Sunday, 4 March 2018

Doing University Teetotal

Becky writes about ways of approaching University life alcohol free.

- Becky Reed

University years are often positioned as a time to get blind drunk several times a week and wake up not knowing what on earth happened the night before. For some people that's great, but for some of us, drinking at university is a no-go, whether that is for cultural reasons, personal preference, or because of medical reasons. This, especially when starting uni, can be quite daunting. 

Two months before starting university I was prescribed anti-depressants that would be dangerous to consume alcohol with. If I had not been moving to university in a couple of months, being forced to become teetotal would not have been a problem. I had never been a big drinker - I just liked to have a drink now and again with friends (sometimes to make me more confident). But, because of the drinking culture that surrounds university, I became very anxious about not being able to drink. I thought I would be the only one at uni that didn't drink. I thought everyone would think I was boring, and therefore that I would not make any friends. 

I spoke about my worries with my therapist, parents, and close friends. This was really helpful, but I cannot pretend that their advice took all the anxiety away. It did, though, help me come up with a bit of a plan of how to approach the subject with my new flat mates and friends at university.

I was adamant that I did not want them to know I had a mental illness. At this point, I hadn't come to terms with my diagnosis and was crippled (wrongly) by embarrassment, shame and guilt. Therefore, I came up with these options. Please have a think about which one would work best for you, should you find yourself in a similar situation. 

1. Tell them you are on medication (even if you're not). This was the option I went with. Partly because it was true, but also because I didn't believe anyone would argue with this. I told them I was on medication because I had become physically ill over the summer (this was actually true, but this wasn't the medication that stopped me drinking). From my experience, people respect this, and the majority of the time they tend not to ask any more questions.

2. Tell them you are on antibiotics. This is similar to the above, however, just be aware you can probably only keep this one up for a couple of weeks.

3. Tell them you don't like it. This is a perfectly reasonable option to go with. There is nothing wrong with not enjoying it. Hopefully people will respect this, but some may try and encourage you more than you may like. 

4. Always get your own drink. You could pretend you have put an alcoholic beverage into your soft drink.

5. Always volunteer to be the designated driver: Obviously, this will only work if you have a car and actually need transport to get to wherever you're going.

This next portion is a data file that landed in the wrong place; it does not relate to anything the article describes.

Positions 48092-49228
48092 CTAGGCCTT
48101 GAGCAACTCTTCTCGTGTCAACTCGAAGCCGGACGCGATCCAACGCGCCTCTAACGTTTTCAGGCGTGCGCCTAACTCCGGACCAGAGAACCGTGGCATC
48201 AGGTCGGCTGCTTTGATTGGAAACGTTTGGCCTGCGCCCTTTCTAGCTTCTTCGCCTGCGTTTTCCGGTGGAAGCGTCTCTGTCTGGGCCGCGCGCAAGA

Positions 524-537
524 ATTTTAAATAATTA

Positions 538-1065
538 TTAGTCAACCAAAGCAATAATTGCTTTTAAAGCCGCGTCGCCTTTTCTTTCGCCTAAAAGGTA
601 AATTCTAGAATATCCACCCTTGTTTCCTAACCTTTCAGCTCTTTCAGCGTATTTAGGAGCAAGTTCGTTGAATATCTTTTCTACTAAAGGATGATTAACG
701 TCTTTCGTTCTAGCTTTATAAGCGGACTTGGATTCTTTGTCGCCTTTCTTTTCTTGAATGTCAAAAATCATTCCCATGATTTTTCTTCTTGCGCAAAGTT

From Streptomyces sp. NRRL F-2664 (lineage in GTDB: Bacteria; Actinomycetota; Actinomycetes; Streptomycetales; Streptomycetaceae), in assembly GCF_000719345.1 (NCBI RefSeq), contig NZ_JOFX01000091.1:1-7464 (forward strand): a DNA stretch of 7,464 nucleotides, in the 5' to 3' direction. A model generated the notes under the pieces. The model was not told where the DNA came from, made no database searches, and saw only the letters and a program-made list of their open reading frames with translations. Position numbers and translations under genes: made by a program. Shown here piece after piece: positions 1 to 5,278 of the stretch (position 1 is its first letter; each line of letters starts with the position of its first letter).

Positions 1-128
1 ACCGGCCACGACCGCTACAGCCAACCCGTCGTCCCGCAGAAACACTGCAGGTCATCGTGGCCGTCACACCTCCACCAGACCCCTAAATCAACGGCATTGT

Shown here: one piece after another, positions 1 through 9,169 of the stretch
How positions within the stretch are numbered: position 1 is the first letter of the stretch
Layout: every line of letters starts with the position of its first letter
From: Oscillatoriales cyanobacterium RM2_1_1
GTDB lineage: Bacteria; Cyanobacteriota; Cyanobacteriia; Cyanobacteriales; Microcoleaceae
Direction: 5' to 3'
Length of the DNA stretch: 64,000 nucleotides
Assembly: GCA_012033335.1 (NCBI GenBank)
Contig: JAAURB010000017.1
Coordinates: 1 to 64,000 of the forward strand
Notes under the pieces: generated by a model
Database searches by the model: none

6. Tell them the truth. This is daunting I know. I couldn't even begin to contemplate this option - I didn't know how people I had only just met would react. This said, you have nothing to be ashamed of, and if people react negatively, this shows more about them than it does about you. 

Ok, so you have told your new university friends that you are teetotal. Now the next challenge… how do you enjoy university to the same extent as everyone else? It is 100% possible, I promise.

1. Get involved with activities that don't involve drinking. For example, join a society so you can meet like-minded people.

2. Encourage your new friends to meet up for a meal. A lot of emphasis can be put on going out at uni, but by organising a daytime activity it can be an ideal way to catch up with friends without feeling guilty for not drinking.

3. Don't be afraid to go on nights out sober. Ok, so the likelihood is that the majority of students will drink, but, this does not mean you can't still have fun with them. The thought of socialising can be terrifying at the best of times, and you may wish you could just have a drink to help you relax. I would just say to try this a few times. See how it makes you feel. Maybe discuss it with someone you meet at uni and get on with.

4. Don't be afraid to say no. Know your limits and what keeps you healthy. If you don't want to go out… don't. If you don't want to drink… don't. You could tell the truth, or make up an excuse. Have a think about what works for you.  Please at no point feel pressure. If they are your true friends, they will understand.

Whenever you're worried that you should be drinking for whatever reason, just remember you're not going to wake up with a stinking hangover in the morning!


Hey, I’m Becky. I’m a final year student studying Sport and Social Sciences at the University of Bath. I have been living with generalised anxiety for a number of years, and have, more recently, suffered from post-traumatic stress disorder (PTSD) and episodes of severe depression. I wanted to write for Student Minds to show there’s light at the end of the tunnel, no matter how dark it seems.'








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